Nostalgia – noun – a sentimental longing or wistful affection for a period in the past that seems much better or simpler than now
We are all guilty of nostalgia. We all do it, whether consciously or unconsciously. Its most accurate antonym is probably regrets. And most of us are guilty of having regrets.
Regrets – noun – worries over past action, or essentially bad memories of past actions.
Both are tied to the past, nostalgia being something we yearn for and regrets being something we wish to bury and move on from. The main difference is that nostalgia doesn’t concern primarily actions, whereas regrets do.
The way to overcome good or bad yearning for the past is to focus on the present moment. The past may have shaped where we are now but it shouldn’t define what we do next.
I started on this post by listening to Bowie’s superb Aladdin Sane album. It caught my eye as I was scrolling through my albums and I was compelled to play it, and was immediately filled with joyous memories. It was the first album I bought. I even remember when I first heard it. I was 12 years old and staying with the family of my best friend from primary school. They had just moved from my hometown of Gatley (a village on the border of Stockport & Manchester) to Chigwell in Essex and had invited me to stay for a fortnight over the summer holidays.
I had a wonderful time. My friend Daniel and his family had a fabulous new build town house. (I would return there several times during my teens). They were lovely and welcoming people. Daniel’s older brother Stuart was a car salesman. He was a few years older, obviously. And it was Stuart that introduced me to David Bowie’s music through this album. Just listening to it reminds me of more innocent times that I have nothing but fond memories of. That particular holiday left an indelible print on my mind. We packed a lot in to those two weeks. We did touristy things in London; hung out with Daniel’s friends; had traditional Jewish Friday night dinner; visited Petticoat Lane market; ate bagels on Brick Lane and got intimidated on the boating lake at Alexandra Palace. I also stood on The Clock End at Highbury with Daniel and his Dad (Sid), and watched Sid’s beloved Arsenal batter Chelsea. I was then, as I still am today, a Manchester City Fan. But that was irrelevant that day. I loved being in that crowd. The emotions and passions of thousands of people, all directed by the players and what was happening on the pitch. The sheer elation of goals scored for your team (I was Arsenal for the day), the despair of goals against (there actually weren’t any that day by the way, but if you follow a team you will understand) and the camaraderie amongst family, friends and strangers all with something in common. Like a play needs an audience, professional football is meaningless without the crowd.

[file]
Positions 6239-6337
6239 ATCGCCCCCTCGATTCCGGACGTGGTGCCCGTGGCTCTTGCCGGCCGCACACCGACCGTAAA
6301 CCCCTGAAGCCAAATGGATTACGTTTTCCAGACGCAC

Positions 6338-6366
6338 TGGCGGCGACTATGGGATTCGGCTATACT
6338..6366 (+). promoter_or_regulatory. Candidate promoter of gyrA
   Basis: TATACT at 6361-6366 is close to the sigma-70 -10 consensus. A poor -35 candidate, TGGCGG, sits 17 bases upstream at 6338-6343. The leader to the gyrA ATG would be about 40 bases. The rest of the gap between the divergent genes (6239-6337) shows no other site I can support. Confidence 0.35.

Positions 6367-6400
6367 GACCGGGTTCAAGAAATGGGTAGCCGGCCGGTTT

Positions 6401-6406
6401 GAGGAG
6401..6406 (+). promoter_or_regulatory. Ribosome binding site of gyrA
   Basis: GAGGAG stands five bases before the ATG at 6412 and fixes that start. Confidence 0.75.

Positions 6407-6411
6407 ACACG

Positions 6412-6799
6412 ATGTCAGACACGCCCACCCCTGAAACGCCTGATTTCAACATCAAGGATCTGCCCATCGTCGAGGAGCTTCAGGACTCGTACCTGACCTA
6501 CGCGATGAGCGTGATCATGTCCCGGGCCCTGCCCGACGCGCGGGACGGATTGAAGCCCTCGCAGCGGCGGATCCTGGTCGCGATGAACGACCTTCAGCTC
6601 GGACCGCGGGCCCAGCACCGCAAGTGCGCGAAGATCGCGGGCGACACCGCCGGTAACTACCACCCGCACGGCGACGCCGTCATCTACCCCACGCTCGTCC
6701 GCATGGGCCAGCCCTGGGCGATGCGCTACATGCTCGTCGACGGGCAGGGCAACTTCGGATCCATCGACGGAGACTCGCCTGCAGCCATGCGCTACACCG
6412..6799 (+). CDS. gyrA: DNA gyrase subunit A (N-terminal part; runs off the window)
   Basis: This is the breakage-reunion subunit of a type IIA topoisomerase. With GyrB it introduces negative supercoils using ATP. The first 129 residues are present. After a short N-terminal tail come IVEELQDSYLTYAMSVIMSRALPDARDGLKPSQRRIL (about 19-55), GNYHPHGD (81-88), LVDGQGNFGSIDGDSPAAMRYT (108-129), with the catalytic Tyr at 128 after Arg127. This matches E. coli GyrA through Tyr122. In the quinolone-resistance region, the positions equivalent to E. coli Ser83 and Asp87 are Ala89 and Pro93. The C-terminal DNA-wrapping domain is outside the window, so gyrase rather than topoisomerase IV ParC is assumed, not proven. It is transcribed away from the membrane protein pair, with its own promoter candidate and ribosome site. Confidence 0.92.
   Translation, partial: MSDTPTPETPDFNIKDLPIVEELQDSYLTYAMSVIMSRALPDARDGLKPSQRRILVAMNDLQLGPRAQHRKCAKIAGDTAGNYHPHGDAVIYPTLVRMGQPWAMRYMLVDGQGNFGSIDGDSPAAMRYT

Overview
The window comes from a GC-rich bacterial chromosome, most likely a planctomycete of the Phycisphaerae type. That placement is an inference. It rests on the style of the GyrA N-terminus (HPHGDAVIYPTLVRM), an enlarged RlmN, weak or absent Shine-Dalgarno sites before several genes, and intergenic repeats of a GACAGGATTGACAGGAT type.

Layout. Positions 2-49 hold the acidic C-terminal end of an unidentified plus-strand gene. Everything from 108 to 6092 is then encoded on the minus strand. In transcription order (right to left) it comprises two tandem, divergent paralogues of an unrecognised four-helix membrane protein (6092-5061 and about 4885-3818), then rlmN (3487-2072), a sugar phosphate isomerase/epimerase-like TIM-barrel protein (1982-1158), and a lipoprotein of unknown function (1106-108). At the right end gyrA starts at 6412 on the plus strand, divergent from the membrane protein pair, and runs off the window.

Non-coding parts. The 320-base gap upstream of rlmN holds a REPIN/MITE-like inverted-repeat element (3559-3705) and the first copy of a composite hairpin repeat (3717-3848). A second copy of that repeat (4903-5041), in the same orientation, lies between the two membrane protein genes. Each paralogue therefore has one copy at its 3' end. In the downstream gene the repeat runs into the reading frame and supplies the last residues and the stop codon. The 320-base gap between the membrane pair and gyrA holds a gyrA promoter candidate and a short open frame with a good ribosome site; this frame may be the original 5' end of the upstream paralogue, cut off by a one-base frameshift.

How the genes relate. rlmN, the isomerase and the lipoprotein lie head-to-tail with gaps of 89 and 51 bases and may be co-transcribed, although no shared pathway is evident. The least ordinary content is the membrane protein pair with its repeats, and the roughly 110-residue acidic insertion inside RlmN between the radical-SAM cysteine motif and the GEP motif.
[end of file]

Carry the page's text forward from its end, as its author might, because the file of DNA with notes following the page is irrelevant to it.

I won’t be alone with this viewpoint, but music evokes both nostalgia and regrets. I prefer the nostalgia. Aladdin Sane reminds me of how simple life can be. It reminds me that the joy of the moment has to be appreciated and savoured. The pain of regrets needs to be respected in order to not repeat the actions that led to them. But the reality is the present moment cannot change the past nor should it dictate your future.
Regrets, I’ve had far more than a few. Even though nostalgia is better for my health, I live in the present as I still have so much more to do with my life. I have to remind myself of that a lot.
My rather cumbersome motto for today is, it is safer to drive with your eyes fixed on the road ahead interspersed with glances in the rear view mirror, not the other way around.
So whilst I was taking this trip down memory lane, Aladdin Sane has ended and Spotify Radio has taken over the playlist – more Bowie, Lou Reed, The Kinks, The Jam, Nick Cave, Kate Bush, Nick Drake, Patti Smith, The Cure and plenty more fills my lounge whilst I write and edit photographs. These are the results of my latest artwork. Flowers, buds, leaves and snails – all edited in the moment. I’ve also included some from a couple of days ago, as I like them.